Parliamentary committee addresses threat of seal population to fishing sector

The chairperson of the Parliamentary Standing Committee on Natural Resources has emphasised the need for natural resources to be managed on a sustainable basis, especially when it becomes a threat to another resource.

Tjekero Tweya was referring specifically to the fast growing seal population both in the Erongo and ||Kharas regions, which is regarded as becoming a menace to the fishing sector as they are consuming more fish than is allocated to the fishing sector.

He said this during a courtesy call to the Governor of Erongo, Neville Andre Itope on Monday as part of their consultations on the motion on the devastating effects of the increasing seal population on the sustainable harvest.

“The fishing sector appears to be overpopulated by seals and as a result, they consume more of the available fish than people’s allocations in the annual fishing quarter. In terms of our Constitution, we are obliged to manage all our resources on a sustainable basis when the other resource becomes a threat,” Tweya noted.

The current seal population is estimated at 1.5 million and each seal is said to consume about three or four kilogrammes of fish per day.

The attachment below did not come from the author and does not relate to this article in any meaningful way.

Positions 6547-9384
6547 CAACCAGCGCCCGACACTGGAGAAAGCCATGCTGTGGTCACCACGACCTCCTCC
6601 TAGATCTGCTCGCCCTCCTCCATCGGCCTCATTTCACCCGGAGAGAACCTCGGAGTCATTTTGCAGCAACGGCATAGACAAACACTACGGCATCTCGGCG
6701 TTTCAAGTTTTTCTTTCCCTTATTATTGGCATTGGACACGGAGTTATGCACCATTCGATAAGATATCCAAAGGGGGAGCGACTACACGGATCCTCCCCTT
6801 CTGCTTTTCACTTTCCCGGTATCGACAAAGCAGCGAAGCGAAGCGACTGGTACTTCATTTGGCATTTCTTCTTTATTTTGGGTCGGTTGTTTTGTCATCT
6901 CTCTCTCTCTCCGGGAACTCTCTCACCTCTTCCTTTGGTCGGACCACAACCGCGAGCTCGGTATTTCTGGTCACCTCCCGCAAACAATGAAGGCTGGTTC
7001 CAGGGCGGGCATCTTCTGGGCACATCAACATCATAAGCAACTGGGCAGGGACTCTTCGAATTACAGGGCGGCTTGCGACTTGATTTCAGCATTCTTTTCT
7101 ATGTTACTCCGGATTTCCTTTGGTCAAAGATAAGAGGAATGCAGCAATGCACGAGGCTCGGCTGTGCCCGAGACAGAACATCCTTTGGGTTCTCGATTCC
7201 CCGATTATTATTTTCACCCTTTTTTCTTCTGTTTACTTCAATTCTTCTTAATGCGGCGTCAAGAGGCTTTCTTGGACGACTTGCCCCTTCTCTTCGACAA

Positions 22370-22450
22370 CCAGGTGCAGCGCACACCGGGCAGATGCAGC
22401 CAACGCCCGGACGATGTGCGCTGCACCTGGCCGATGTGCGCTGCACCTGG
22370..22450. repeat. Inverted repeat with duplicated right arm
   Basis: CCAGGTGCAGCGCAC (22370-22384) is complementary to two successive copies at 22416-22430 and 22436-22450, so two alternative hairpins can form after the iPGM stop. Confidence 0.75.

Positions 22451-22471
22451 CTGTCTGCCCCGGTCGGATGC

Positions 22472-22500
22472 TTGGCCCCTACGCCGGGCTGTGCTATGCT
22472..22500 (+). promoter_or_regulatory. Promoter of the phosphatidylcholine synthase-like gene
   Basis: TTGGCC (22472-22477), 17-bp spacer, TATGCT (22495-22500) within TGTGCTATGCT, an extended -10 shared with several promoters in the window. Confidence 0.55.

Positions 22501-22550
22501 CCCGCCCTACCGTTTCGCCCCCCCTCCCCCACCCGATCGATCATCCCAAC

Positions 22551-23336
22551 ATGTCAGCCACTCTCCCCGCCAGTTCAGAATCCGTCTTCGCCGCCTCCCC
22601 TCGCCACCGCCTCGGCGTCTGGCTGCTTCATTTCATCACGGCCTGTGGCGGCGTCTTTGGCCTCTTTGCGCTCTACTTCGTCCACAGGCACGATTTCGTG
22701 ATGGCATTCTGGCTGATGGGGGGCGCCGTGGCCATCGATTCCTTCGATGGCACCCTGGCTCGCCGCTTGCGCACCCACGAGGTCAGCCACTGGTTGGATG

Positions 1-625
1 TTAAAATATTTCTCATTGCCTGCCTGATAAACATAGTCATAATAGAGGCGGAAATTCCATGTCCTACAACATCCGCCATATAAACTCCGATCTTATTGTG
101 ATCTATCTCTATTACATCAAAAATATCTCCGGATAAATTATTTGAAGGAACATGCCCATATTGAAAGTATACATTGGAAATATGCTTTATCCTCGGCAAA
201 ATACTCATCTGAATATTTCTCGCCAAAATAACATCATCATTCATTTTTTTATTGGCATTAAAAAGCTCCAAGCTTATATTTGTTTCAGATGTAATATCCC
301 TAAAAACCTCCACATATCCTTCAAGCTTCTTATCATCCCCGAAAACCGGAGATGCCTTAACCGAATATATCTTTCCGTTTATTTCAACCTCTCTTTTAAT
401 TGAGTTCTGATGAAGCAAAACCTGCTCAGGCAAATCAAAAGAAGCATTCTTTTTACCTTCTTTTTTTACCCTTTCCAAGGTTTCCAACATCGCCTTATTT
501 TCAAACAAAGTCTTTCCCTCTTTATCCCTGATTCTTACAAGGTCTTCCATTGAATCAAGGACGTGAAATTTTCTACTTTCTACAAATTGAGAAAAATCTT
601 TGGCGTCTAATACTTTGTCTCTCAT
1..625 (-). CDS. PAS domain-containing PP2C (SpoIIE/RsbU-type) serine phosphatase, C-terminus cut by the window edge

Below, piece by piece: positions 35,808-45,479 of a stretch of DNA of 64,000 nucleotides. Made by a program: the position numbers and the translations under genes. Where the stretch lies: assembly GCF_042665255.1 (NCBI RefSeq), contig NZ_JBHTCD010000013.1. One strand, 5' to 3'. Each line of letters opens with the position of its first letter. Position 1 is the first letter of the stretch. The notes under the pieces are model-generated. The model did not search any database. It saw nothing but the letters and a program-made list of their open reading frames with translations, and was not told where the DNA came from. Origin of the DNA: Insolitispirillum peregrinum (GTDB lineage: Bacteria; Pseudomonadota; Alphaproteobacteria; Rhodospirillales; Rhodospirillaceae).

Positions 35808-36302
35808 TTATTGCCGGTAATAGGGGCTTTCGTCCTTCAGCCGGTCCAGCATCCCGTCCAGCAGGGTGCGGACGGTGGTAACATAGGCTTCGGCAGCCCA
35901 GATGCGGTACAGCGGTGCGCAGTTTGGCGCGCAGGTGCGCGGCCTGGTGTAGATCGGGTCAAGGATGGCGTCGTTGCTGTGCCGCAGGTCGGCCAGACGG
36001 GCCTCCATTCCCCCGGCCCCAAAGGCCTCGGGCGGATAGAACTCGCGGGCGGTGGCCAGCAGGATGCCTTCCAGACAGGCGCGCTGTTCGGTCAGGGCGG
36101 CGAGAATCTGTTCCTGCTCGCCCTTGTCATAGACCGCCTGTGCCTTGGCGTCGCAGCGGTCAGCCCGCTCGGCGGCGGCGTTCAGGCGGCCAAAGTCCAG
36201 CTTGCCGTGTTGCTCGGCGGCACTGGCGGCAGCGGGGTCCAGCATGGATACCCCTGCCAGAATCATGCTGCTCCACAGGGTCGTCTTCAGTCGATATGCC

He added that the visit however seeks to find more information on what the actual issue is and how it should be handled before a decision to resolve the matter is made by Parliament.

“We are therefore here also as follow-up to the first meeting we had in Lüderitz and to fully understand why only a fraction of 25 per cent of the fish stock in Namibian waters are being allocated for human consumption in order to keep the fishing sector alive in terms of food security as well as the economy,” he stressed.

The committee will then compile a report for the National Assembly for debate and for an eventual decision.

Itope noted that although it is important to maintain natural resources, it is also crucial that one does not kill the other, because both are very important in terms of not only the ecosystem, but also social and economic activities in the region.

Source: The Namibian Press Agency